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Kidney Diseases

Haemodialysis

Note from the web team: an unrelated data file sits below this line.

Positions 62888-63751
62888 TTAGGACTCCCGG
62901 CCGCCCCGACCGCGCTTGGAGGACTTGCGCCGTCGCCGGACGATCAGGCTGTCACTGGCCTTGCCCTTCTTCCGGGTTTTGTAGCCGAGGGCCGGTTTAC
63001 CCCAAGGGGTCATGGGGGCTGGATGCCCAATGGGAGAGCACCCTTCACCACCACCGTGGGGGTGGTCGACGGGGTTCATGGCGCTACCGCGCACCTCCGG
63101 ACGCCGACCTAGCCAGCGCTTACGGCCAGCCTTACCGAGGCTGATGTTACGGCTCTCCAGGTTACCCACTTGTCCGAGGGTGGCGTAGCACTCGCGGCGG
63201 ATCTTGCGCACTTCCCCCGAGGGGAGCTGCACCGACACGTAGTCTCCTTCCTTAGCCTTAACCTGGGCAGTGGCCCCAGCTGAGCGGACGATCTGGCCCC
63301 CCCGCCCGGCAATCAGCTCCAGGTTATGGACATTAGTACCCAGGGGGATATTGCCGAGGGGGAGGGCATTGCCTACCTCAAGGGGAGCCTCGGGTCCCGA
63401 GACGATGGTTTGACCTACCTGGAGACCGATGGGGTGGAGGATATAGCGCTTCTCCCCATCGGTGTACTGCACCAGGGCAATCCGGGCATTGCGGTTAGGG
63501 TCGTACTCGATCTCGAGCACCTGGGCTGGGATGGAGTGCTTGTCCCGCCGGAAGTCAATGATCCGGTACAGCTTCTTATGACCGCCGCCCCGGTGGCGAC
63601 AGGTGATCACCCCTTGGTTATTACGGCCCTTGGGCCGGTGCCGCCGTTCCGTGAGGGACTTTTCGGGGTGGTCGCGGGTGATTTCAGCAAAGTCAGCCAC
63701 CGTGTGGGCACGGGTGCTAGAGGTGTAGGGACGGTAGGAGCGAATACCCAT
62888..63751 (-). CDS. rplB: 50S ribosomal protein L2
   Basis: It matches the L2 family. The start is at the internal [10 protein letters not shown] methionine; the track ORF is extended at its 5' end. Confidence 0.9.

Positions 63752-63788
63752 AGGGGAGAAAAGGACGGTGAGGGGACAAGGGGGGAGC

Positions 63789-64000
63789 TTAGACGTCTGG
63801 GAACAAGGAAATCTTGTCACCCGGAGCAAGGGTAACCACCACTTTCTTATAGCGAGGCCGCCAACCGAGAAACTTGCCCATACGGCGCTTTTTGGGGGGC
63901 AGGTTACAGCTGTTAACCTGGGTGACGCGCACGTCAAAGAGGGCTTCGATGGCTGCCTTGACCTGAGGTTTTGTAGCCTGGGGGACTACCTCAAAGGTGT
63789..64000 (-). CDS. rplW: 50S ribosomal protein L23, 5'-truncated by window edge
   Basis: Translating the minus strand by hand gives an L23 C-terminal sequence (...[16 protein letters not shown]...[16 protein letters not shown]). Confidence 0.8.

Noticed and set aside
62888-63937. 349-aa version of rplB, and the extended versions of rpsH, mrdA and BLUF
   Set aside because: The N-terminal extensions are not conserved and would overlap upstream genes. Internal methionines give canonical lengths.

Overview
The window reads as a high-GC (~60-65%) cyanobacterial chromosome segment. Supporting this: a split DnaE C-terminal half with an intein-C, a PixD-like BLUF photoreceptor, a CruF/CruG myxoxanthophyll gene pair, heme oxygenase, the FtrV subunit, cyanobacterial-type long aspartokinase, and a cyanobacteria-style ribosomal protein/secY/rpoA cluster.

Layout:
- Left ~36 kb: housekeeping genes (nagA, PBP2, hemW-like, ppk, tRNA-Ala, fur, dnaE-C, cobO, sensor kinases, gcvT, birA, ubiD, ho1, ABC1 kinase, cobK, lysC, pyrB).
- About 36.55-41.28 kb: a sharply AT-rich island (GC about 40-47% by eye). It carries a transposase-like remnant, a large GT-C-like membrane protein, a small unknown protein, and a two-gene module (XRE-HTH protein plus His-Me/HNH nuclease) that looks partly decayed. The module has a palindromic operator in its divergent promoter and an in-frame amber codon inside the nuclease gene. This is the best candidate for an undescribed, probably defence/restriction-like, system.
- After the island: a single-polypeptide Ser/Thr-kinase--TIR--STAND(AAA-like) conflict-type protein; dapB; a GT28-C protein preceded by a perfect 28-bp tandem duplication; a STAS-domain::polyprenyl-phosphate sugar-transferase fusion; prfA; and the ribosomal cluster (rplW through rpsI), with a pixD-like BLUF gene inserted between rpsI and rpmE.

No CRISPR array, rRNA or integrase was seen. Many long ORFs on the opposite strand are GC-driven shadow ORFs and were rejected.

While performing haemodialysis, blood is taken out from the body and filtered through an artificial kidney or dialyser, then cleansed and transferred back to the body. This transferring procedure of the blood requires an access point. There are three types of access points—the arteriovenous (AV) fistula, AV graft and central venous catheter. If a fistula or graft is used to access the blood, two needles will be placed at the beginning of the treatment. These needles are further inserted into two soft tubes that are connected to the dialysis machine. With the help of these tubes and needles, the blood will pass, get cleaned and be sent back to the body. If a catheter is used, it negates the use of needles and can be directly connected to the dialysis tubes. The doctor decides which access is appropriate for the patient. Haemodialysis is mostly advised for patients at the end stage of renal disease. Though it is an effective method, haemodialysis does not provide a complete cure for kidney failure.

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